Preview: Deadlings – Death, Blueprints, and Friendship

Deadlings is an upcoming mobile game from publisher Artifex Mundi, which you may remember from my review of Nightmares from the Deep: The Cursed Heart, an adventure/hidden object game. The developer is Nimbi Studios, a company based in Poland who previously made WrrrDeadlings is a decidedly different experience, and I think it’s really cool that the team is branching out. I played Deadlings on an iPad 2. Watch the first teaser here:



“The Dawn of the Deadlings is here! Explore an extraordinary story of friendship and hard work as Death struggles to make friends and improve his image. Deadlings is a unique puzzle arcade game, full of brains, puzzles, and pure fun. Death is lonely…he doesn’t have any friends. As if that weren’t bad enough, people are protesting against zombies loitering the streets. Death decides to take action and kickstart the mysterious “Deadlings Project.” He removes the troublesome undead from the streets and puts them to work in his factory, training the decayed bunch to be productive citizens!”

As is often the case with iOS arcade/puzzle games, the story isn’t super important to the game. However, the short cutscene at the beginning that explains why you (as Death) are putting these deadlings through their paces is quite enjoyable, as are subsequent cutscenes that play at the end of each phase.

Graphics and Sound


Deadlings looks great. Death and the deadlings have great faces and animation, the cutscenes are very well done, and there are crazy amounts of blood when you accidentally hit a saw, spikes, or a laser. Saws even get more bloody if they’ve killed a deadling, which is a nice detail. Despite how bloody death is, it’s always kind of funny; I don’t know what it says about me, but I laughed when I accidentally launched a zombie into some spikes and he’d get stuck there. The only slightly negative things are the monotonous color scheme due to the game being set within blueprints and sometimes jumping into a seemingly-safe wall and dying for no reason. The latter circumstance was rare, but if those walls had spikes or some other indication of danger, it would be better.

The in-game music has a varied soundtrack, and a lot of the songs are quite catchy (especially the track on the level-picking). Some tracks have a science fiction feel and some have a  I never got annoyed listening to any of the music. Sound effects sound great as well, with each of the zombies making their own distinct noise and hazards sounding like they should.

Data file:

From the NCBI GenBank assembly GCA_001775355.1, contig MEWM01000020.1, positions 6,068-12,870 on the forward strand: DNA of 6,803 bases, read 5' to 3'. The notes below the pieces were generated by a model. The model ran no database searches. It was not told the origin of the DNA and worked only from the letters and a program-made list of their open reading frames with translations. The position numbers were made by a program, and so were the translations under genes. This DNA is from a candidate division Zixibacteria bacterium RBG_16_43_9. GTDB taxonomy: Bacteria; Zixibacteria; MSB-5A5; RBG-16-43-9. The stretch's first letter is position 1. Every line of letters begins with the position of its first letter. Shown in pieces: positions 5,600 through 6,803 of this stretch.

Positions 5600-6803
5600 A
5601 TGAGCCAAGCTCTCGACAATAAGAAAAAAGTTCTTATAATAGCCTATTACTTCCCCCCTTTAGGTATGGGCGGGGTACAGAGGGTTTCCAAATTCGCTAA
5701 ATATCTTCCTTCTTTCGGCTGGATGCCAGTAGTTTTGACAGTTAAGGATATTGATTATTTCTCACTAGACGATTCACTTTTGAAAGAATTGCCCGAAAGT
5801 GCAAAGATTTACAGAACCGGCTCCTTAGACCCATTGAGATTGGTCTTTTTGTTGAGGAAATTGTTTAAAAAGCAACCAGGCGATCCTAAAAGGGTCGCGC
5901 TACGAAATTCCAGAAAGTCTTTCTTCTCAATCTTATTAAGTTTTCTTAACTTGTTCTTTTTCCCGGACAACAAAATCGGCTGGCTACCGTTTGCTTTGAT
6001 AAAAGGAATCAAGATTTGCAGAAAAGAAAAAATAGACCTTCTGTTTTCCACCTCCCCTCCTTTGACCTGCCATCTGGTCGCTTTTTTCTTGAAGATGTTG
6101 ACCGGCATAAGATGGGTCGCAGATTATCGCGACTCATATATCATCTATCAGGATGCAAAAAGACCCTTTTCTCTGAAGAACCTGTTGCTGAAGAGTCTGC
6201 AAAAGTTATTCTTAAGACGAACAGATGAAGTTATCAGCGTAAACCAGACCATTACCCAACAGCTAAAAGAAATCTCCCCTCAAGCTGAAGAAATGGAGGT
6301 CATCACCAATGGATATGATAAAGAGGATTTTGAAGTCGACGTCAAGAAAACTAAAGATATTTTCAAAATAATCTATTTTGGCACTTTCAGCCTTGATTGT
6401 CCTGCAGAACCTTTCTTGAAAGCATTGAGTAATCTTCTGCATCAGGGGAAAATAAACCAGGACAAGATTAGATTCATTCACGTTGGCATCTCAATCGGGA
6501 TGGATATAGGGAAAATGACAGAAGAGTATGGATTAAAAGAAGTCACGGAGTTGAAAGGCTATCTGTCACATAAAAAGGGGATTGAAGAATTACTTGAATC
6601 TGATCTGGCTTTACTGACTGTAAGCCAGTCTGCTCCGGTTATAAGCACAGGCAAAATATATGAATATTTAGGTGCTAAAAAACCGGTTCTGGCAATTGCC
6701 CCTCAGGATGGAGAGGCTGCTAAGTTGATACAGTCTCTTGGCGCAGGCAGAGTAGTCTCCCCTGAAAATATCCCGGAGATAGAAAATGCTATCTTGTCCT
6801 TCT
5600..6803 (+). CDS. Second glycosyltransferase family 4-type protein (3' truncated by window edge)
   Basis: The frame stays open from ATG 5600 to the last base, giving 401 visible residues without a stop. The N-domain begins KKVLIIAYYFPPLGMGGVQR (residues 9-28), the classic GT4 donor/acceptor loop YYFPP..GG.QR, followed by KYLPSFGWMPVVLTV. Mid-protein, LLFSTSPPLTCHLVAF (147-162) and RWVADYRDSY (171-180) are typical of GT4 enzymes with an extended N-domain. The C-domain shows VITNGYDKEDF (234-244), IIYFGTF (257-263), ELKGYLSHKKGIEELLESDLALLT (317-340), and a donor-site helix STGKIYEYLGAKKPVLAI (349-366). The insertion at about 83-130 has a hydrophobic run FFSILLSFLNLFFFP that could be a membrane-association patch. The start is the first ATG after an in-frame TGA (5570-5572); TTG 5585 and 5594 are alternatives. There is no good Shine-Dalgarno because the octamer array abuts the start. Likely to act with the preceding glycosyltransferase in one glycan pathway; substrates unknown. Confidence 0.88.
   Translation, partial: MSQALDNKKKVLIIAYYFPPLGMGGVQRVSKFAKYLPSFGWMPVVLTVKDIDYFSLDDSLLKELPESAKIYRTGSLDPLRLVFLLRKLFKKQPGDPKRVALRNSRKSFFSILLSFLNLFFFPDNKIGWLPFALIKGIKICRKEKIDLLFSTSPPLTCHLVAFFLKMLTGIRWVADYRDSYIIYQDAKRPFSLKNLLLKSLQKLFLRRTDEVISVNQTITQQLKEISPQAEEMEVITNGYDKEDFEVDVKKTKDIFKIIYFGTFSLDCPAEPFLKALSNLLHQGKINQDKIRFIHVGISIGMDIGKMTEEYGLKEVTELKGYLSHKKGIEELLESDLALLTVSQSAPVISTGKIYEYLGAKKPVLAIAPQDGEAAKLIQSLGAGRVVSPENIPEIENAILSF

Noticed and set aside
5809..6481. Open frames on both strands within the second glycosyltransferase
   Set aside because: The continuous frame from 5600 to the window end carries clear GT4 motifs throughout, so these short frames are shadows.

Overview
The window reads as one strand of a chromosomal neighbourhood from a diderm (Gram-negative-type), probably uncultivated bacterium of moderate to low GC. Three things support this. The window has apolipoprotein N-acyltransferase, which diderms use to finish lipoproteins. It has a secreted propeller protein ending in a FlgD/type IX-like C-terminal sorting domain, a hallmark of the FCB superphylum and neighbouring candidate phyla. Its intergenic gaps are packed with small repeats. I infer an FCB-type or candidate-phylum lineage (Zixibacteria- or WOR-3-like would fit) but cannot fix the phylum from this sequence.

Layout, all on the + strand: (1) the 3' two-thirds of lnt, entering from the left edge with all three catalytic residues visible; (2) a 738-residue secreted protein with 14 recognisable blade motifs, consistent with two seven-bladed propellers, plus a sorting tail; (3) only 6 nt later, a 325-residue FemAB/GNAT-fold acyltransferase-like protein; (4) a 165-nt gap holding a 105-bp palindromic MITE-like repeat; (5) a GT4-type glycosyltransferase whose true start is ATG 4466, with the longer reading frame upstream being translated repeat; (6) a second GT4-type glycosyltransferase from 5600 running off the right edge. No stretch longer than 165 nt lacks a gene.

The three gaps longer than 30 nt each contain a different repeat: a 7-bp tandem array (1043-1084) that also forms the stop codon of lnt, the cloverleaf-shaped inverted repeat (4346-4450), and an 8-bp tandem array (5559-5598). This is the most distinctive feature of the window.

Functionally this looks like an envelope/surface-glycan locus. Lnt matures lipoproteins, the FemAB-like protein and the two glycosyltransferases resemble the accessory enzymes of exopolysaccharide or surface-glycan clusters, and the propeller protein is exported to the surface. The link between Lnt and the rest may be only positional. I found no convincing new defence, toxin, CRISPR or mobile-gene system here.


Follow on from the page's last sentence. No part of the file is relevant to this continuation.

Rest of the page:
First, you pick your level from the blueprint map; there will be 100 levels to play through in phases of 15 each. Each level allows you to earn up to three stars (much like Angry Birds). You earn stars based on time, getting to the end of the level, and how many brains you eat. You’re able to replay levels to up your star count if you don’t get all three the first time. If you’re having a problem with a level, you can pay to skip it.

There are two phases to playing levels: the strategy part and the arcade part. Strategy is first; when you select a level, all action is paused until you release a deadling. The strategy stage is when you can assess the level and your challenges, think about which of the five types of zombies you want to use, and remove hazards (if you have enough money in the form of skulls). The arcade stage is when you send your deadlings through the obstacle course and get them to the exit, trying not to kill them too much because you only have so many to work with per level. If you do run out, you can resurrect them and put them in a safe place (again, if you have enough skulls). You can also buy more if you run out. Levels get more challenging as you go on, with more and more ways to kill your little deadlings. I enjoyed the challenge though, and if a saw keeps thwarting you, you can always pay to have it removed, which I think is pretty cool.

When you get a new type of zombie, the level that introduces that zombie is easy so you can get used to how they work. I won’t spoil the surprise of unlocking new ones for you, but I really enjoyed playing with all of them, and they’re quite varied in their appearance and playstyle. One more note – if you like puns, you’ll be quite pleased with this game.

Final Thoughts


Score: A

Deadlings is an addicting, charming arcade puzzler that I found difficult to put down. I definitely recommend that you check it out upon release!

Note: The preview build provided to me removed the in-app purchases; I am unsure how their integration will affect gameplay balance (and fun), so that is not reflected in this review. You earn skulls based on the stars you get at the end of the level, up to three per level. Cost of resurrection is five skulls, cost of removing an obstacle is five skulls, and buying more deadlings is one skull per deadling. This might become cumbersome, and you can’t replay levels that you have three stars on so you can get more skulls.

Deadlings will be available for iOS, Android, and Windows Phone. Like the game on Facebook here, visit the Artifex Mundi site here, and follow the team on Twitter and Facebook. Follow Nimbi Studios on Facebook, Twitter, and their official site.

[Disclaimer: A review code was provided for me to review this game.]

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